I am currently self-studying Quantum Field Theory and am using the book An Introduction to Quantum Field Theory by Peskin and Schroeder. I am confused about a derivation presented in section 3.5 (called "Quantization of the Dirac Field"). Equation 3.111 derives a "rotation current density" J which splits up into an orbital angular momentum part and a spin momentum part. This derivation I understand. Next, the book wishes to prove that the Dirac Equation deals with particles of spin $1/2$. To do so, the authors consider the case when the particle is at rest; this allows us to ignore the orbital angular momentum term in equation 3.111. From this it follows (again I understand this):

$J_z = \int d^3x \int\frac{d^3p d^3p'}{(2\pi)^6} \frac{1}{\sqrt{2E_p 2E_p'}}e^{-ip'\cdot x}e^{ip\cdot x} \sum_{r,r'}\bigg(a_{p'}^{r'\dagger}u^{r'\dagger}(p') + b_{-p}^{r'}v^{r'\dagger}(-p')\bigg)\frac{\Sigma^3}{2}\bigg(a_{p}^{r}u^{r}(p) + b_{-p}^{r\dagger}v^{r}(-p)\bigg)$

However, the next equation says that

$J_z a_0^{s\dagger}|0\rangle = \frac{1}{2m}\sum_{r}\bigg(u^{r\dagger}(0) \frac{\Sigma^3}{2}u^s(0)\bigg)a_0^{r\dagger}|0\rangle$

I am unsure why this result is true. The book gave the commutator relation $[a_p^{r\dagger}a_p^{r'},a_0^{s\dagger}] = (2\pi)^3 \delta^3(p)a_0^{r\dagger}\delta^{r's}$. Note that all $p$'s represent three momentum here and not four momentum. I tried using this commutator relationship when I expanded out the parenthetical terms in $\sum_{r,r'}$ but the $\Sigma^3$ matrix got in between these operators. Can anyone explain mathematically how the second equation follows from the first?


1 Answer 1


For the commutator $[J_z, a_{ 0}^{s\dagger}]$ we have non-zero terms only for those that have an $a$ in $J_z^{(s)}$ \begin{align} [J_z, a_{ 0}^{s\dagger}] = &\, \int d^3 x \, \int \frac{d^3p\, d^3q}{(2\pi)^6} \frac{1}{\sqrt{2 E_{ p} 2 E_{ q}}} \sum_{r, r'} e^{+i ( p - q)\cdot x} \Big[\Big(a_{ q}^{r \dagger} u^{r\dagger}( q) +b_{- q}^{r } v^{r\dagger}(- q) \Big) \left(\frac{1}{2}\Sigma^3 \right) a_{ p}^{r'} u^{r'}( p) , a_0^{s\dagger} \Big] \end{align} If we act with this on the ground state $| 0 \rangle$ then the $b$ terms vanish and so we get \begin{align} [J_z, a_{ 0}^{s\dagger}] | 0 \rangle= &\, \int d^3 x \, \int \frac{d^3p\, d^3q}{(2\pi)^6} \frac{1}{4\sqrt{ E_{ p} E_{ q}}} \sum_{r, r'} e^{+i ( p - q)\cdot x} u^{r\dagger}( q) \Sigma^3 u^{r'}( p)[a_{ q}^{r \dagger}a_{ p}^{r'} , a_0^{s\dagger} ] | 0 \rangle \nonumber\\ =&\,\int d^3 x \, \int \frac{d^3p\, d^3q}{(2\pi)^6} \frac{1}{4\sqrt{ E_{ p} E_{ q}}} \sum_{r, r'} e^{+i ( p - q)\cdot x} u^{r\dagger}( q) \Sigma^3 u^{r'}( p)a_{ q}^{r \dagger} (2\pi)^3 \delta^3( p) \delta^{r's} | 0 \rangle \nonumber\\ =&\,\int d^3 x \, \int \frac{d^3q}{(2\pi)^3} \frac{1}{4 E_{ q} } \sum_{r} e^{-i q \cdot x} u^{r\dagger}( q) \Sigma^3 u^{s}( 0)a_{ q}^{r \dagger} | 0 \rangle \end{align} Note that the $a$'s carry no Dirac index, so we can move them across the Dirac spinors without penalty. We can now also perform the $x$ integration, which will give a $\delta^3 ( q)$ which we can then do as well. This gives \begin{align} [J_z, a_{ 0}^{s\dagger}] | 0 \rangle =&\, \frac{1}{4 E_{ 0} } \sum_{r} u^{r\dagger}( 0) \Sigma^3 u^{s}( 0)a_{ 0}^{r \dagger} | 0 \rangle \end{align}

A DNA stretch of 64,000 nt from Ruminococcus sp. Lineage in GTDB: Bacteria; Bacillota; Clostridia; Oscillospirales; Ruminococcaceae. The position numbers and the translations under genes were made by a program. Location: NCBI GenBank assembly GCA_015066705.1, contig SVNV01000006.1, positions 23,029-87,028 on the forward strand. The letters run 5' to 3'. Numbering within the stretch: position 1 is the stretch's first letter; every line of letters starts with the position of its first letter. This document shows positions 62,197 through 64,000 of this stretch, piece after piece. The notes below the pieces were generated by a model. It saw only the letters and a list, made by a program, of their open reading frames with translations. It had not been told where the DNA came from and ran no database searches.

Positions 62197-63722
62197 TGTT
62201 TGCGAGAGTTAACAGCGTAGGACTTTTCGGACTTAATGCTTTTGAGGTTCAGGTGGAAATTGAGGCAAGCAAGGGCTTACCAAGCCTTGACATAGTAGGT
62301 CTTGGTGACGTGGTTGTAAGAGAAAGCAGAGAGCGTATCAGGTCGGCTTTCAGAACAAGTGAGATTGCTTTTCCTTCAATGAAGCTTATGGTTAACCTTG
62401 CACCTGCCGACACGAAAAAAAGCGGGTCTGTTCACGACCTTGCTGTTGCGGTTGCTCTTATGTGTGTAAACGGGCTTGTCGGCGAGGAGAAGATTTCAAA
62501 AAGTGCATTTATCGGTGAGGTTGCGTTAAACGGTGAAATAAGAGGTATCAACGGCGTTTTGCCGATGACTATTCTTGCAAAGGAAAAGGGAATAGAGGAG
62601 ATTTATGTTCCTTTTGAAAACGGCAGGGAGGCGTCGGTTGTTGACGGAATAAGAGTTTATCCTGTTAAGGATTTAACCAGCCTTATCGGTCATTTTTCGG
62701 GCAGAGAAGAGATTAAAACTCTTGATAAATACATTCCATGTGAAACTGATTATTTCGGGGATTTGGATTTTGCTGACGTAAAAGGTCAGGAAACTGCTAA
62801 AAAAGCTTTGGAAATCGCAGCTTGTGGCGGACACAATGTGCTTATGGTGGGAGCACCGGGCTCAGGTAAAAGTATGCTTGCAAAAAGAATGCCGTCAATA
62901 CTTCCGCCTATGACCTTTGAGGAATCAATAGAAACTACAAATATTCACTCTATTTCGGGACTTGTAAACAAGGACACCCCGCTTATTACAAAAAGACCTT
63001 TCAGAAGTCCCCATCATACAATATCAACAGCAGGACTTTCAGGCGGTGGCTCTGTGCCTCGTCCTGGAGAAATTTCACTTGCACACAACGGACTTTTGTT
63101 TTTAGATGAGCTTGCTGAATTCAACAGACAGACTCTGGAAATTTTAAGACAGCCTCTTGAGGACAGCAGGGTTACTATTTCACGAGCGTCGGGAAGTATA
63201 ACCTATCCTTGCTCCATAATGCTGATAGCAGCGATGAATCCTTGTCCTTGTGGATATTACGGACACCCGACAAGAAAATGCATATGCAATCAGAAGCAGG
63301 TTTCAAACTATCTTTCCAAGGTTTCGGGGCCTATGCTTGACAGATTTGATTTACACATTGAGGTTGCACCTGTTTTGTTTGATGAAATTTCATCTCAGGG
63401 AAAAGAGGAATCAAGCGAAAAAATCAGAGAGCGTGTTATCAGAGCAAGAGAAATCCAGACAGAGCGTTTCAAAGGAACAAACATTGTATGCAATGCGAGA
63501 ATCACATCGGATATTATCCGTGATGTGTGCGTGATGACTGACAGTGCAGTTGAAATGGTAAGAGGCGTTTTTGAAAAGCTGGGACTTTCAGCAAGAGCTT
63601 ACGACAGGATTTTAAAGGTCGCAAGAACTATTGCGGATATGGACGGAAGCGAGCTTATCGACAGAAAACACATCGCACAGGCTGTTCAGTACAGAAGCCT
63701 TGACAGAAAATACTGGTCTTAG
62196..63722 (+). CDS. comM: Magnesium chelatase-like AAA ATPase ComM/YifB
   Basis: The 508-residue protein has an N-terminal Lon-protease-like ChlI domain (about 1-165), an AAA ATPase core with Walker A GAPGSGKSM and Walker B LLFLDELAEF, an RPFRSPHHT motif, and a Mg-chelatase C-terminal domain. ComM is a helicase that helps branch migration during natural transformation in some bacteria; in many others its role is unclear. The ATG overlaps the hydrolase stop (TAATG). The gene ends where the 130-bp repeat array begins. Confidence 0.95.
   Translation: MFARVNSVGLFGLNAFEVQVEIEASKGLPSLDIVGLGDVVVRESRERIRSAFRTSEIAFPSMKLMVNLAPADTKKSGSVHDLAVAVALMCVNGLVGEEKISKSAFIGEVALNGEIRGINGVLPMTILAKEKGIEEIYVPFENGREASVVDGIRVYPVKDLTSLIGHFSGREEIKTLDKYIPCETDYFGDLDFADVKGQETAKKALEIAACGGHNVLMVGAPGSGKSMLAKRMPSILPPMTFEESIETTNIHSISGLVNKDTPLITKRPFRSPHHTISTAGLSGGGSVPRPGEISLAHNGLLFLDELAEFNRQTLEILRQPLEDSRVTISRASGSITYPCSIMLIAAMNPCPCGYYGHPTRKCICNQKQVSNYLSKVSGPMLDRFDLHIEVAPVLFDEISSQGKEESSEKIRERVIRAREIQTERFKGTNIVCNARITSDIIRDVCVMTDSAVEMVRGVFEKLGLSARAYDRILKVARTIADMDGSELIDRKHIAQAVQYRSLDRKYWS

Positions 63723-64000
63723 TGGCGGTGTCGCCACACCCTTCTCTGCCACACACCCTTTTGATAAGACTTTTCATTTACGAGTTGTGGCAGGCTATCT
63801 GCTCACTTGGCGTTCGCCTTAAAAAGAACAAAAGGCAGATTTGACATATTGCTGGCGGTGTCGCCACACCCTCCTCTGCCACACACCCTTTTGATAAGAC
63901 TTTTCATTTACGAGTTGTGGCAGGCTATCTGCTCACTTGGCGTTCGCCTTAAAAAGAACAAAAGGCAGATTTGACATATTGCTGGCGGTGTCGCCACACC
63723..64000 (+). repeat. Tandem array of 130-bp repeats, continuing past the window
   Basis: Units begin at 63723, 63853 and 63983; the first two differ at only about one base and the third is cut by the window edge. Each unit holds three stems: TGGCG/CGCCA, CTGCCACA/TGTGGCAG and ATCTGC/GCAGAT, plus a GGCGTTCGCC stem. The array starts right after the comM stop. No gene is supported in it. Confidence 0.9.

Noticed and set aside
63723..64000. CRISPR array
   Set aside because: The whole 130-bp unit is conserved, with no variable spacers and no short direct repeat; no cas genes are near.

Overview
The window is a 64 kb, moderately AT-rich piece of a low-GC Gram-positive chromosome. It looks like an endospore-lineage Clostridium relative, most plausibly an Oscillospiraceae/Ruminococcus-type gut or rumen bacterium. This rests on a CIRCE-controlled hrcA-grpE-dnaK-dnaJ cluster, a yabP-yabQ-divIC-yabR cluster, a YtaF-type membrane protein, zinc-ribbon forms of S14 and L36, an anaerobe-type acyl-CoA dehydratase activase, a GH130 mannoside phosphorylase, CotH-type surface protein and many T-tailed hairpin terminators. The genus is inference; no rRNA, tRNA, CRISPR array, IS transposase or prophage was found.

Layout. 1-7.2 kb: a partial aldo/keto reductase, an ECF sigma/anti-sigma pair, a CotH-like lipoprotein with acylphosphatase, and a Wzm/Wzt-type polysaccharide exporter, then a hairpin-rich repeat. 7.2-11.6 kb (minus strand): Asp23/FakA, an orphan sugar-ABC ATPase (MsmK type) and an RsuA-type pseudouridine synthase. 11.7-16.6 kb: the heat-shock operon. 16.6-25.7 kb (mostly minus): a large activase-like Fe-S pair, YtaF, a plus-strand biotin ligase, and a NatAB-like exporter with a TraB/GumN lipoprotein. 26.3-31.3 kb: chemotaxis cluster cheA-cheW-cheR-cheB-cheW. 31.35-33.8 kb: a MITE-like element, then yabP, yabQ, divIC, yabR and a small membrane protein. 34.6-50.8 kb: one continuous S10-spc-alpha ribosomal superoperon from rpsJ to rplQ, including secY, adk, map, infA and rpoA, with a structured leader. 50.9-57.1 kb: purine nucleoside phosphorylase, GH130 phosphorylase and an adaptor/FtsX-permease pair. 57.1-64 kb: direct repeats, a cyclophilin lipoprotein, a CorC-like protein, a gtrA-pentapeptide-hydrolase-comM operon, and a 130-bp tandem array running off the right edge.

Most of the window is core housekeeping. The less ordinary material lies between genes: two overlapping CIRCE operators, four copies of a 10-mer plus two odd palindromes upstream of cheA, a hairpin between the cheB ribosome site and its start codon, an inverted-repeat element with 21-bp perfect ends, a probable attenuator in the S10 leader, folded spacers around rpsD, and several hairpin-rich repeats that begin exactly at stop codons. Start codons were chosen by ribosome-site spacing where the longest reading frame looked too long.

• $\begingroup$ What do we mean when you say "Note that the a's carry no Dirac index"? What is a Dirac Index? $\endgroup$
    – user261609
    May 26, 2021 at 16:30
  • 1
    $\begingroup$ @Oбжорoв is refering to the spinor indices on which the gamma matrices act. $\endgroup$
    – mike stone
    May 26, 2021 at 17:39

Your Answer

By clicking “Post Your Answer”, you agree to our terms of service and acknowledge you have read our privacy policy.